Accessibility links

Muslim Punk Rock Joins American Cultural Scene

  • Katie Photiadis

A new American subculture is emerging - Muslim punk rock. Islam is not often associated with punk rock, but like young people across many cultures, Muslim youth are expressing themselves through punk music. The Kominas are punk rockers based in Boston who are trying to create a unique sound based on South Asian beats, the Koran, American punk and Bollywood. Producer Katie Photiadis prepared the story. Ruth Reader narrates it.

In a run-down Episcopalian Church on the outskirts of Baltimore, (in the coastal U.S. state of) Maryland, the Kominas and other punks rock on.

The Muslim punk rockers blend words from the Koran with American slang, as easily as they perform Islamic songs in a Christian Church. This is a new generation.

"When I was a kid there wasn't any music to really relate to. There was punk. There's rap. There's American culture. There's music from Pakistan, and both of those are totally disjointed from what's actually going on" says Basim Usmani.

Like other punks, Kominas lead singer Basim Usmani yearns to break new ground. "It's the voice of alienation. Growing up as the kid of immigrants you do get alienated and then you do look to create your own poems, your own music, you just want to escape into your own little world."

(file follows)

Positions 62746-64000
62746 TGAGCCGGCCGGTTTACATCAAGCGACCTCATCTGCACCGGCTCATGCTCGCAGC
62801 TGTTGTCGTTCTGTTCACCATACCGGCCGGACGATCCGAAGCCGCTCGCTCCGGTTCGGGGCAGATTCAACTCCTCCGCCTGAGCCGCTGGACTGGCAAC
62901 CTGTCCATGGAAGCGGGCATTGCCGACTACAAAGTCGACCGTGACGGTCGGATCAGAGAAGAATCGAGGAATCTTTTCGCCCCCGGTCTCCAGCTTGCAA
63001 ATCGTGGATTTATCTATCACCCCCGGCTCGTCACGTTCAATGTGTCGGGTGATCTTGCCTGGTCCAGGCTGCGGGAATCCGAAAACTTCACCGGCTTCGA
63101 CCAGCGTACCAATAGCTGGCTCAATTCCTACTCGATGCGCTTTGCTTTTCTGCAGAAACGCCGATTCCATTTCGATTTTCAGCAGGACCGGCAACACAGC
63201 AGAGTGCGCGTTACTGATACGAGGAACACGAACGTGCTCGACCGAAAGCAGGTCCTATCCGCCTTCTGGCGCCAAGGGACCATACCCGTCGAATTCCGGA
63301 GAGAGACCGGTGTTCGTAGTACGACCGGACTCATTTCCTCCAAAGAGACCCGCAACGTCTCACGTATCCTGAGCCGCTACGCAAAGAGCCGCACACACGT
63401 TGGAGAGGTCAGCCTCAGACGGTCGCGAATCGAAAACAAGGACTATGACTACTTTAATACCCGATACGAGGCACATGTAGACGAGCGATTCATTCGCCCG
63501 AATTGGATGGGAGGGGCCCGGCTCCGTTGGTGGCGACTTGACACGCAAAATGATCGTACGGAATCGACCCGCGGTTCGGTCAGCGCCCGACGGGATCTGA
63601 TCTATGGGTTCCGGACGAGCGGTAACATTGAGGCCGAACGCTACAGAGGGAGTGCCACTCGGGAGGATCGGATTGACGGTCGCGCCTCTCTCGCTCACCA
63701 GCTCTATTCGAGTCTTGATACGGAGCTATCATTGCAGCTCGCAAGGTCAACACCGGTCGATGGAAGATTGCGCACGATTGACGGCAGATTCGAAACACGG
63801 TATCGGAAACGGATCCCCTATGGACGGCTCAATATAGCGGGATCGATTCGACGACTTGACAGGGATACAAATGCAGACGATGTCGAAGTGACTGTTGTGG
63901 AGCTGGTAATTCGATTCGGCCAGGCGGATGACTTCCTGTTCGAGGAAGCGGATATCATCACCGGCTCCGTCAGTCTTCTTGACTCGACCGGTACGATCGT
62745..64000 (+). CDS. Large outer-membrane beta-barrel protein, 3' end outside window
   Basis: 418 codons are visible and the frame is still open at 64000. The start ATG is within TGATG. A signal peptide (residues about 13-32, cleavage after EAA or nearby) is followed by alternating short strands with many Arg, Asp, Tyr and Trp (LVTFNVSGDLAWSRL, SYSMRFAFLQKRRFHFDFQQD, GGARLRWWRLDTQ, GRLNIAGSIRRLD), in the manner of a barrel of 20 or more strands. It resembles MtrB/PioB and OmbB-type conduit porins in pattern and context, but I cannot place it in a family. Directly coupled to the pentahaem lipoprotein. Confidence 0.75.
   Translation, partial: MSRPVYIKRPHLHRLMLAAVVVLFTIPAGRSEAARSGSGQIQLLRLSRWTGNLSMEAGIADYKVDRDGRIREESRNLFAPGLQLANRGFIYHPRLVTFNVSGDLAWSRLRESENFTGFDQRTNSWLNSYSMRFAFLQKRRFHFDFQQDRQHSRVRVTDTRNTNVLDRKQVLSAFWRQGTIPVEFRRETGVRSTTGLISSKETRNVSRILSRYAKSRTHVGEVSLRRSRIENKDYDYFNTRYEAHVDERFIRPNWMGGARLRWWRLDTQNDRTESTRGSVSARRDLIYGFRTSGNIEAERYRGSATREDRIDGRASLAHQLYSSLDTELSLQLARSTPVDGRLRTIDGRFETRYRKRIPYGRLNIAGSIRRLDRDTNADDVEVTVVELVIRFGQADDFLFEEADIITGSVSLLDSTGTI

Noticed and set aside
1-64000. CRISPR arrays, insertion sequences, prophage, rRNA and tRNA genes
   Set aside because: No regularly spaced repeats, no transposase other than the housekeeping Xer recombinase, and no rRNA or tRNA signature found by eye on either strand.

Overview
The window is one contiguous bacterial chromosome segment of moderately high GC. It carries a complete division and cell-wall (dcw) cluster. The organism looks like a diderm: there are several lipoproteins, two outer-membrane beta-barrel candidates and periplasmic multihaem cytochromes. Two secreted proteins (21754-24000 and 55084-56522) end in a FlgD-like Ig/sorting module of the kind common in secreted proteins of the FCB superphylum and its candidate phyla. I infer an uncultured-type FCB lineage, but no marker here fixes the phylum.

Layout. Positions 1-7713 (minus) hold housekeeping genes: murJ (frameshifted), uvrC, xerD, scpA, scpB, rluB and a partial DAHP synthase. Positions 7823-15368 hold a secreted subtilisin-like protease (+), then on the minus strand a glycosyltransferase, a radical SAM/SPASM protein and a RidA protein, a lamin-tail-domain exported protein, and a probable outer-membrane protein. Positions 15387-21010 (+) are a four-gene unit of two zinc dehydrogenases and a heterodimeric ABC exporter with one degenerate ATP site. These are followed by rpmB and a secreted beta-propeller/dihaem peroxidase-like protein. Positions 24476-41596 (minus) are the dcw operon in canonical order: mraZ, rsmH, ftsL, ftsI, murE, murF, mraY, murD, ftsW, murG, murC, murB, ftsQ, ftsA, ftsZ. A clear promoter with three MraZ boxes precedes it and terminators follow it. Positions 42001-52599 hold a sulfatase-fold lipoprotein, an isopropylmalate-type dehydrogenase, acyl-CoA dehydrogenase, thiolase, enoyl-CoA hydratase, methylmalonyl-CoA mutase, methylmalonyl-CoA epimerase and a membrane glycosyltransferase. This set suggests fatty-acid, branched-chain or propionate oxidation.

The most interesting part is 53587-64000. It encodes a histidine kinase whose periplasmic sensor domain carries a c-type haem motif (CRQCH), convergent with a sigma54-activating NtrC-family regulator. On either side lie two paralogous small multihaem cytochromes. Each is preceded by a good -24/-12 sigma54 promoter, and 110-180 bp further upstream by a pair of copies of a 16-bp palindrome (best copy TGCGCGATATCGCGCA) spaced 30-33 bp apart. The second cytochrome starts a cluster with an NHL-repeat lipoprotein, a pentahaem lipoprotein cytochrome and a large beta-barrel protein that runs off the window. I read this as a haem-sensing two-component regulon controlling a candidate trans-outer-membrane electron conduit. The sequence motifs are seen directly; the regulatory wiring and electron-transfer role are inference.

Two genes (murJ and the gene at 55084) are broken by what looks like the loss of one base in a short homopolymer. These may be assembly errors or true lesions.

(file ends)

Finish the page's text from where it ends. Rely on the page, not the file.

The Kominas' songs are unique, at times offensive - like Suicide Bomb the Gap. Usmani adds, "There's a no-man's land in our lyrics. There's extreme repulsion with American mall culture, and there's extreme repulsion with bigotry in all its forms. A lot of people do get offended."

But Muslim punk is not just about offending people or promoting a specific ideology or religion. "We're not trying to endorse Islam. This is not like Christian rock. This is people who are asking questions about religion."

Instead, the Kominas say they are trying to create music that appeals to first generation Muslims Americans. Lead guitarist Shahjehan Khan. "At the end of the day, you know, I grew up in a suburb of Massachusetts. I basically am white for all intents and purposes. I wasn't really conscious of being anything else, until after 9/11. That was kind of like when I felt the this other identity thrust upon me and I [was] suddenly needing to explain myself."

The feeling of isolation is captured in the novel The Taqwacores about a group of Muslim punk rockers. Author Michael Knight says: "Taqwa means God-consciousness. We're trying not to split hairs on anything. You're not Muslim enough, you're not punk enough that's the kind of thing we're retreating against. We just accept each other."

But will Islam accept the Kominas? Is there room for Muslim punk rock at all? Author Michael Knight thinks there is. "People like to make Islam look really small, but Islam has had people like this before in its history. This isn't really anything new. Muslims have always been complicated human beings."

At the Church in Baltimore, the Kominas belt out their last song filled with English phrases, quotes from the Koran, lines from Bollywood movies and South Asian slang. These punk rockers are not timid about meshing different faiths and cultures. Indeed, they crash them.

XS
SM
MD
LG